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The recent boat tragedy in Halong left the tourism industry reeling but the authorities’ response has been swift as Vietnam hopes to ensure tourists its safe to travel on the bay.

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When a tourist boat I sank resulting in 12 deaths in Halong Bay on February 16, the story had gone global in a matter of hours. The boat started to sink before dawn near Titov island in Halong Bay, while most of the passengers were sleeping. Fifteen people escaped the boat before being pulled out of the sea by crew from nearby junks, which were also anchored down overnight by the island.

So what happened to the junk that sank? At first it was reported a panel of the ship ripped away and water quickly inundated the hull, pulling the ship down. This had alarm bells ringing over the quality of junks and cruise ships operating in the bay. But according to Quang Ninh police department, human error was to blame. The vessel’s captain and a crew member were duly arrested. Apparently, a valve that allows water to come into the boat to cool the engine was left open while the vessel was anchored for the night, said police spokesman Le Thanh Binh. There were no holes or cracks in the hull. As captain Nguyen Van Minh, 22, and his crew mate Do Van Thang, 27, were in charge of the engine, they were arrested.

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At present all overnight cruises operating are under strict supervision before disembarking, and all vessels belonging to Truong Hai Company are banned.The Halong Management Board and Quang Ninh provincial People’s Committee launched the special inspection team which checked more than 500 tour boats operating in the bay last week. The 164 overnight cruise vessels were made a priority.

“We are also checking the knowledge and qualifications of captain and crew members working on all cruises,” said Dang Huy Hau, vice chairman of the committee. “We will decide which ones are suitable for operating overnight cruises and which are not to improve the safety of tourist activities.”

“This is the deadliest tour boat accident since the country opened up to foreign visitors 25 years ago. We will pay an expensive price for this accident,” said Hau before promising, “Those held responsible will be dealt with seriously in accordance with the law.”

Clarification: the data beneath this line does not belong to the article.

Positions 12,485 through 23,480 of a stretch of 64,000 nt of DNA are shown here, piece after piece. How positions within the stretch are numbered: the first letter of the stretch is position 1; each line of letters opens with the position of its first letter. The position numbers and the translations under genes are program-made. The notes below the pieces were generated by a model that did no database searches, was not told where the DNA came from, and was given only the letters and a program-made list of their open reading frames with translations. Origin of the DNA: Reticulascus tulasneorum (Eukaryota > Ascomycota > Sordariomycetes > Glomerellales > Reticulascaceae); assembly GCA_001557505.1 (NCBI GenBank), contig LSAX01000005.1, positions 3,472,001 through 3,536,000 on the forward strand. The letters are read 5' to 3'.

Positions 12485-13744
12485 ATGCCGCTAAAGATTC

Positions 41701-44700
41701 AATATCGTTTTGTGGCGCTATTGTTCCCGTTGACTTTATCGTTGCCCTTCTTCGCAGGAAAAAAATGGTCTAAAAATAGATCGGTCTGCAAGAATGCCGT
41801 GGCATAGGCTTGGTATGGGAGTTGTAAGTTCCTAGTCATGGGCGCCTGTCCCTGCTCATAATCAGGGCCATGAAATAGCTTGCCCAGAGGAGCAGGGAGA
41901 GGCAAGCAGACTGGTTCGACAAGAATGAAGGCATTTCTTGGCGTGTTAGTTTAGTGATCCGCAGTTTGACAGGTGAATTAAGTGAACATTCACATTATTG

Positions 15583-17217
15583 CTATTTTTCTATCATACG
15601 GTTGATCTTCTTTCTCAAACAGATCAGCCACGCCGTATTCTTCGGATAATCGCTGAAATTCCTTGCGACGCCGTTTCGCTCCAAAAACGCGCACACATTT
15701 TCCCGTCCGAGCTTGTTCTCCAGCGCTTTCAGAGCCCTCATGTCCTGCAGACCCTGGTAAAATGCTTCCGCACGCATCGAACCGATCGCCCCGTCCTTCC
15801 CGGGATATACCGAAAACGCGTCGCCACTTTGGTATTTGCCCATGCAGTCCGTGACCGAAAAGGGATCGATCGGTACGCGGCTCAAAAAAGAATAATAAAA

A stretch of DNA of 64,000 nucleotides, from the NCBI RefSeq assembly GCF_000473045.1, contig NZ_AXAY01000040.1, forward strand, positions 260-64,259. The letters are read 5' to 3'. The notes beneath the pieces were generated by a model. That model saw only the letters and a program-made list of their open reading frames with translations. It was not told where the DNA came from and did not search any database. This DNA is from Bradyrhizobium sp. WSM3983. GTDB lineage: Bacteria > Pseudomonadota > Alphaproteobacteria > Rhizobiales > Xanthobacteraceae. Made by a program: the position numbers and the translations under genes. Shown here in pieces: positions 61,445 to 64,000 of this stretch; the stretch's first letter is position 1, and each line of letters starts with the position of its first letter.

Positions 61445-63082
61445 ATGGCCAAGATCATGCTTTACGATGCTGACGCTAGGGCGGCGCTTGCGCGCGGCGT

Tourism authorities also confirmed that AZ Travel (based in Hanoi’s Old Quarter), which booked tourists onto the ill-fated tour, is now not allowed to deal with international inbound travelers.
The UNCESCO-protected World Heritage Site Halong .Bay is a massive hotspot for I tourism in Vietnam


In light of this awful tragedy in Halong, cruise ship owners and travel companies operating in Halong Bay are out to salvage the World Heritage Site’s tarnished reputation. Understandably, clients and partners need to be reassured that the bay is safe for cruises.

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According to Pham Ha, founder and CEO of Luxury Travel Company, staying overnight on the bay is a dream of many tourists, especially ones from Europe and America, when visiting the World Heritage Site. But the accident will concern tourists and dent the prestige of travel companies. Travel companies will also suffer losses when clients decide to change their tour itineraries by cancelling scheduled tours to Halong Bay.

Nguyen Cao Son from Paradise Cruises said when Halong Management Board temporarily banned overnight cruises on Halong Bay, the company put its clients up in the four-star Bai Chay beach resort.
“Paradise Cruises paid all extra expenses for rooms at four star-grade hotels, transportation fees for all guests booked on overnight tours. If anyone wants to cancel their tour, we will refund them totally,” said Son, whose company runs seven four-star cruises serving 150 – 250 guests a day in Halong. After two days docked in the port, Halong Phoenix Cruises is now operating overnight tours again.

“We have to send a message to our local and foreign partners and clients as well as update information on our Facebook and Twitter pages to clarify the current situation and regular maintenances of our cruises,” says Pham Thanh Hung from South Pacific Travel, which manages Halong Phoenix Cruises.

“My thoughts, when I first heard the news, went immediately out to the families of these passengers. I thought of the calls they would be receiving from our corner of the world, communicating this dreadful news, and how their lives would never be the same,” says Jacques Le Fur, the captain of the Emeraude, one of Halong’s most splendid cruise ships…

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